Seems to me that many people are much too quick to draw conclusions. For example, there was great deal of speculation about a seasonal effect in the US that doesn’t seem to have materialized – but even there, it’s still too early to really tell.

    • Joshua says:

      And I’ll also note that in order to really understand the causal mechanisms, a sensitivity analysis needs to be done of the different interventions. Closing high schools and colleges, and limiting large gatherings, and having people work at home all might be much more explanatory than other interventions. Or they might not be. But the point is that those interventions all took place in Sweden as well as in countries with SIPs. As such, assumptions about the causal impact of Sweden’s approach versus approaches in other countries are useless unless they control for the impact of those variables.

      There’s just so much about this issue that’s vastly complicated – yet so many people are very quick to draw conclusions. Seems to me like just another political proxy that people use mostly for bias confirmation.

    • confused says:

      >>Of course, most who made that argument made huge assumptions about the economic advantages of Sweden’s approach

      Yes; I think there was insufficient attention to how interconnected the economy is – one nation’s economy is affected by what happens in others. And people will be less willing to go to restaurants etc. even if they are open.

      >>In fact, it isn’t clear that there will be a significant differentially beneficial economic effect from Sweden’s approach. And as we go forward it only gets more complicated for a while before becoming easier to reach a solid conclusion.

      Exactly. It isn’t and can’t be clear. You can’t judge a strategy that is aiming for better overall results 12+ months down the road 3 months in.

      I don’t think we can make any confident statements until next year.

      >> And what if there is a widely distributed vaccine on a relatively short time frame? In that case, the relative merits of fast/deep vs. slow/shallow can change diametrically.

      Absolutely.

      >>What is the economic “cost” of a life needlessly lost?

      That’s a very fraught question. You can use the value of a statistical life type approaches of course.

      But I don’t think it’s really necessary here. As I understand it, the argument was that Sweden would see roughly the same deaths AND less economic harm (after the whole pandemic). That can be evaluated without weighing lives vs. economy.

      >>Italy and other countries are a bad basis of comparison without much higher quality data than what we have.

      Yes, that’s true also.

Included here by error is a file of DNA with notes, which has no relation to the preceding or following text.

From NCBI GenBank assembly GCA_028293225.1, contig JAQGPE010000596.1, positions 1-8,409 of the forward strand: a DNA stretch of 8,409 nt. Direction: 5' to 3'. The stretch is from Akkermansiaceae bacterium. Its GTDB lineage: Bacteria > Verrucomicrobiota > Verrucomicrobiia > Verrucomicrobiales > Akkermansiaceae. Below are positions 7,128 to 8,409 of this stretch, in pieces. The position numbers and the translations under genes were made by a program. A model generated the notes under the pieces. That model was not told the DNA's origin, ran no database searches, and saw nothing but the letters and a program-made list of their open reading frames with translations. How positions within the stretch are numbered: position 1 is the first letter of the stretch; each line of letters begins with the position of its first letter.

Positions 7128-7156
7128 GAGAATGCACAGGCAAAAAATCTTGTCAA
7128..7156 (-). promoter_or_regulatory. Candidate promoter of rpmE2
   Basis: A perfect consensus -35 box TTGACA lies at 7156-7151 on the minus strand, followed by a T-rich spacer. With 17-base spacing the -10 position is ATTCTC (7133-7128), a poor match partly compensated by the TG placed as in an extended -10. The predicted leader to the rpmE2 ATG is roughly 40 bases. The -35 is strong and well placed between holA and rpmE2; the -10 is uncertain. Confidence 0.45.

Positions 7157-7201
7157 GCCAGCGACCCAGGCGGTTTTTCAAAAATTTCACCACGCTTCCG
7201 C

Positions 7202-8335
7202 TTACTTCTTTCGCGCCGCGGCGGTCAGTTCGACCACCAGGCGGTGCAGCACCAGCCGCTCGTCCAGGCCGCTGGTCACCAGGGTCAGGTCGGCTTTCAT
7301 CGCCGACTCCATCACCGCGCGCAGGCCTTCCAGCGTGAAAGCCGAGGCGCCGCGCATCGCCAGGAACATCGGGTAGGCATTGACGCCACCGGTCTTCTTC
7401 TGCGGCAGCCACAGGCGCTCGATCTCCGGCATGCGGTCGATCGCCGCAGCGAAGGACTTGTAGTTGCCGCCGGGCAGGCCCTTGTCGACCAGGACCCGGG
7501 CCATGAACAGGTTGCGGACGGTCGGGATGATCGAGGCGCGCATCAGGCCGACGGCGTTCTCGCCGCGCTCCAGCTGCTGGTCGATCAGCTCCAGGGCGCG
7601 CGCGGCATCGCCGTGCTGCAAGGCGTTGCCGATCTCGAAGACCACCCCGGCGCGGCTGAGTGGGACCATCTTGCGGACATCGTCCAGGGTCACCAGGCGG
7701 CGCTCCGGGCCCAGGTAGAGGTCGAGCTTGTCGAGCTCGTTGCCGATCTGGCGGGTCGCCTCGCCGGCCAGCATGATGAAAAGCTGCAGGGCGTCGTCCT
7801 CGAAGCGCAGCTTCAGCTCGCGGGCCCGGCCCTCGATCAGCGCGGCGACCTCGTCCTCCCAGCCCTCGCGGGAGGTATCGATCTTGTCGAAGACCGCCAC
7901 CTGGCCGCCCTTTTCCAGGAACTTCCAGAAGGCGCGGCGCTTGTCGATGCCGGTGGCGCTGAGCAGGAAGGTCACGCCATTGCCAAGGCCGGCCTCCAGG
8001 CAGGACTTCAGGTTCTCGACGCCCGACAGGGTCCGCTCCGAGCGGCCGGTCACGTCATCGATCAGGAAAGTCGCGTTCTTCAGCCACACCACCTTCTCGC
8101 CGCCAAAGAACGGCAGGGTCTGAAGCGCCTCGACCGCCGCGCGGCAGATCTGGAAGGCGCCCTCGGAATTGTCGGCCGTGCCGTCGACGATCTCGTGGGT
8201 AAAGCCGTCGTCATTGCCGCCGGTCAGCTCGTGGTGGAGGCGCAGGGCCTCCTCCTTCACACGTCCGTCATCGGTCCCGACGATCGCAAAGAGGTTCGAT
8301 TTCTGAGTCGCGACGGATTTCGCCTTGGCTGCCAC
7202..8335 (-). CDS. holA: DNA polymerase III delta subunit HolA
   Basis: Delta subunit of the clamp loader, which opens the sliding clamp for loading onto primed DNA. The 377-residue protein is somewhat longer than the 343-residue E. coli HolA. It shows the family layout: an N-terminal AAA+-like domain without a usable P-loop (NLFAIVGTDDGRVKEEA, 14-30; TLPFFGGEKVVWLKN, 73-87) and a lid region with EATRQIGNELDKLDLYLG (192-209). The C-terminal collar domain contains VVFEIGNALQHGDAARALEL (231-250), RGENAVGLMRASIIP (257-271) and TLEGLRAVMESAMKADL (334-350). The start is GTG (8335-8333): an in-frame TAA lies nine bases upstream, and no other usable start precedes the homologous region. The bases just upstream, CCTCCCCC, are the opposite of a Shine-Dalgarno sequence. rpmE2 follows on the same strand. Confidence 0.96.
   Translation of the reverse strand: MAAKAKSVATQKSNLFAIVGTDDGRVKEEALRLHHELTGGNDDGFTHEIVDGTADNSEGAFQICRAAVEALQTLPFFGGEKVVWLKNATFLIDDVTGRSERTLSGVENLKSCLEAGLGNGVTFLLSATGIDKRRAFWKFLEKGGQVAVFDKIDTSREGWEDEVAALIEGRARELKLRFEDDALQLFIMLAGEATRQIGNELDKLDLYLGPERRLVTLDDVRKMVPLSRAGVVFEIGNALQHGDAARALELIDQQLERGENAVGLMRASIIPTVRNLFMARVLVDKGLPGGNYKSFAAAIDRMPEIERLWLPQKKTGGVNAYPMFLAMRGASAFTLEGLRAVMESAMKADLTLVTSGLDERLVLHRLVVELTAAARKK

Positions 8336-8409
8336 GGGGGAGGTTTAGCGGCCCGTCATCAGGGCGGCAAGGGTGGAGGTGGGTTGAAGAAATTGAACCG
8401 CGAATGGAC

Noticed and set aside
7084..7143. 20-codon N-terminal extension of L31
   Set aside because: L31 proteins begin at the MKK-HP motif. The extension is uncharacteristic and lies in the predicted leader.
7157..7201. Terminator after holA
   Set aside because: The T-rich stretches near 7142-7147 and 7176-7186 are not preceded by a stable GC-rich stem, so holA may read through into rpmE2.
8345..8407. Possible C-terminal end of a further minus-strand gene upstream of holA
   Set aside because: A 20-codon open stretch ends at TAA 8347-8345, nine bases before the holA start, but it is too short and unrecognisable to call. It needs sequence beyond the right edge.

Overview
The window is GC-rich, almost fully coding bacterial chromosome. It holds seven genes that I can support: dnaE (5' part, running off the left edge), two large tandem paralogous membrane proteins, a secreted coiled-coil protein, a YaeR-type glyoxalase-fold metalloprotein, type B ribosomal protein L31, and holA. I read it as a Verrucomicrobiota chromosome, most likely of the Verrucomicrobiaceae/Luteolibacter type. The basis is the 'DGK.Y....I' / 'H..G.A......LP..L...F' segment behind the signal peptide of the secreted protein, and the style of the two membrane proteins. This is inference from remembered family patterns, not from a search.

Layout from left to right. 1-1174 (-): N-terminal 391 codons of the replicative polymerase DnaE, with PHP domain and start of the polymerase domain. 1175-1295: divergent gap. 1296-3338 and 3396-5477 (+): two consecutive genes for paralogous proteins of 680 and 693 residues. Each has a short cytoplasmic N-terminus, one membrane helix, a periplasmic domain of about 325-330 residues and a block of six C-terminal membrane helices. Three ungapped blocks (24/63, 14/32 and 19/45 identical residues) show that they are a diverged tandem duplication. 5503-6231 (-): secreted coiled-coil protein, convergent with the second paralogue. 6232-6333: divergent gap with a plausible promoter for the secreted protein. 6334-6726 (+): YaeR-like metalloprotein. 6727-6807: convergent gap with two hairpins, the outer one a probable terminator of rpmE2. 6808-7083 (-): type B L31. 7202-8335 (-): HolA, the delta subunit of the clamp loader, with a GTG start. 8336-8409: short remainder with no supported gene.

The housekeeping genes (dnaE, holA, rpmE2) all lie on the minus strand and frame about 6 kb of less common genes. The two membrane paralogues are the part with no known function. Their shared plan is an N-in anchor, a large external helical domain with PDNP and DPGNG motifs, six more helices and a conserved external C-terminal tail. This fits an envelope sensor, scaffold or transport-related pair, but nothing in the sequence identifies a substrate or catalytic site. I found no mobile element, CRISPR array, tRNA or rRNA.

>>Seems to me that many people are much too quick to draw conclusions. For example, there was great deal of speculation about a seasonal effect in the US that doesn’t seem to have materialized – but even there, it’s still too early to really tell.

      I agree. I think we can fairly confidently say that at least in the US it’s less seasonal than ordinary seasonal flu, but that doesn’t mean no seasonal effect. And we really don’t know how many infections there were in Feb/Mar/Apr.

      There are some states in the US where “confirmed cases” are rising but hospitalizations and/or deaths are not (reporting for hospitalizations is however inconsistent). In at least some of these, that ‘divergence’ has lasted long enough that infection-to-death lag alone doesn’t seem to be a valid explanation (Georgia seems to have diverged at least 6 weeks ago). So there might have been a much higher ‘seasonal’ peak in spring not detected.

      • dhogaza says:

        confused:

        “Exactly. It isn’t and can’t be clear. You can’t judge a strategy that is aiming for better overall results 12+ months down the road 3 months in.”

        You can judge a strategy that claimed Sweden might reach herd immunity levels in May a month after May has passed, though … the strategy most emphatically wasn’t a 12+ month strategy.

        • confused says:

          What I meant by the 12+ months is the idea that countries that locked down and thus limited infection rates would see a bad second wave at some point, thus reaching herd immunity eventually anyway.

          So Sweden having a higher death rate than another European nation in June or July doesn’t necessarily mean their strategy was worse overall, that can’t really be decided until we have time to see whether a fall second wave happens or not.

          As for herd immunity in May — infections don’t go to zero immediately upon reaching herd immunity. And we don’t know either the herd immunity threshold in Sweden (probably will not be the same everywhere due to contact networks) or the true infection rate in Sweden (how good are their serology tests? Do some people, especially younger, clear the infection without producing detectable levels of antibodies – via innate immune system or T-cells?)